Long live the weirdo 76ers, forever in the midst of their roster’s reinvention. It was eight months ago that Philadelphia completed a blockbuster trade for Jimmy Butler, accelerating the franchise’s competitive timetable. Three months later, the Sixers pulled off a surprising six-player megadeal to land Tobias Harris, reshuffling their roster with just 28 games remaining in the regular season. Even that version of the roster has already lapsed; with free agency officially just hours old, Philadelphia re-upped Harris on a five-year, $180 million contract, signed-and-traded Butler to Miami in exchange for Josh Richardson, and used the cap space cleared by the trade for their biggest shocker yet: a four-year, $109 million deal to sign Al Horford away from the Celtics.
Under the leadership of general manager Elton Brand, Philadelphia has operated at a completely different frequency from the rest of the league. Adding Horford—and parting ways with Butler—is characteristic of that approach. Today’s Sixers aren’t one to let sunk costs get in the way of a worthy experiment. The latest will somehow make Philly even more of an oddity, effectively swapping out a star wing and reworking lineups accordingly. No team in the league challenges its opponents quite like the Sixers do, what with their 6'10" point guard, game-changing center, and completely atypical offense. Adding Horford adds another layer of complexity to the five-man stress test.
On most nights, Philadelphia’s starting lineup will work a size advantage at every position—all while still being able to stretch, cross-match, and adapt as needed. Four of the five starters (Embiid, Horford, Simmons, and Richardson) could be All-Defense candidates. There will always be some concern for spacing around a combination like Simmons and Embiid, but Philadelphia has found three shooters who can each make plays to exploit a leveraged defense. Harris will attack a close-out and find his way to open space. Richardson is a comfortable option for running secondary offense after the ball moves from one side of the floor to the other. Horford is the kind of facilitator who can help get it there: a reader who understands how defenses work and where they leave themselves vulnerable.
Twisting the roster in this particular way does have its own complications. Harris will inevitably spend more time defending on the wing with Butler (and JJ Redick) now gone. Whatever concerns there were for the way Butler sped up Philly’s plans would have to apply to Horford as well since that he’s more than 10 years older than Simmons. Considering how much the Sixers leaned on Butler as a fail-safe—and just how far Horford is from that sort of role—a good deal of adjustment will be in order.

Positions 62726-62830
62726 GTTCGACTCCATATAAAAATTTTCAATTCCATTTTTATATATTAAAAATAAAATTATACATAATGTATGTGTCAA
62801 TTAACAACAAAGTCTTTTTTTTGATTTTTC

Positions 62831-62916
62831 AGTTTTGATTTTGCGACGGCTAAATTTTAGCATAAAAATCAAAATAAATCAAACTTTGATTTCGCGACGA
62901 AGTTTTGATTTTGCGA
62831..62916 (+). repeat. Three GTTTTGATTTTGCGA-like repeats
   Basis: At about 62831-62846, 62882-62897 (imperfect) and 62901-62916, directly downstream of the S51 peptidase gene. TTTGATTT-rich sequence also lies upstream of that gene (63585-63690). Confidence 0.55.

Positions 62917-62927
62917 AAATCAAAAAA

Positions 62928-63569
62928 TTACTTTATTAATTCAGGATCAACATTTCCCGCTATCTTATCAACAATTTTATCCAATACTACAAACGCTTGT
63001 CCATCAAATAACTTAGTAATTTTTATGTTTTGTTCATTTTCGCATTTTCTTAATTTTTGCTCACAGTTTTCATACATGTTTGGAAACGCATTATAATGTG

What makes the idea of adding Horford worthwhile is that he makes for a uniquely elegant solution to so many of Philadelphia’s problems. For a team always in need of perimeter shooting, a big who made 38% of his threes over the past three years is an easy fit. Considering that Embiid is the most important player on the Sixers’ roster, Horford’s ability to play alongside him—just as he did Aron Baynes in Boston, to great effect—changes everything.
Horford also happens to be the best backup for Embiid imaginable. Through him, Philadelphia now has the means to better manage Embiid’s workload throughout the regular season. Selective rest is more feasible. Lower minute totals should be the new normal. Everything the Sixers can do to preserve Embiid’s body and extend his career, they should—in part because Horford helps mitigate any tradeoffs. Philadelphia was outscored by a damning 20.4 points per 100 possessions in the playoffs whenever Embiid was off the floor. Not only will Horford make those lineups far better, but he’ll help keep Embiid that much fresher (and thereby more dominant) for when he checks back in.
Every contending team in the East also has to prepare for a matchup with Giannis Antetokounmpo, who has become a singular cover demanding singular solutions. Horford may be the player best suited for this particular, impossible task. Considering the intricacy of the variables involved, it can be more difficult than it seems for an NBA team to get just the player it needs. A player’s interest, the expiration of a contract, a team’s salary cap space, the internal dynamics of a roster, and the dynamics of a marketplace all have to align just so to make these kinds of moves a reality. Horford isn’t a perfect player. He just so happens to fulfill many of the Sixers’ needs in slightly unconventional ways at the exact time they could afford to bring him in.
There aren’t many franchises who would commit to spending $411 million—yes, four hundred and eleven million dollars—over the next five years to three frontcourt players. The Sixers are just built a bit differently.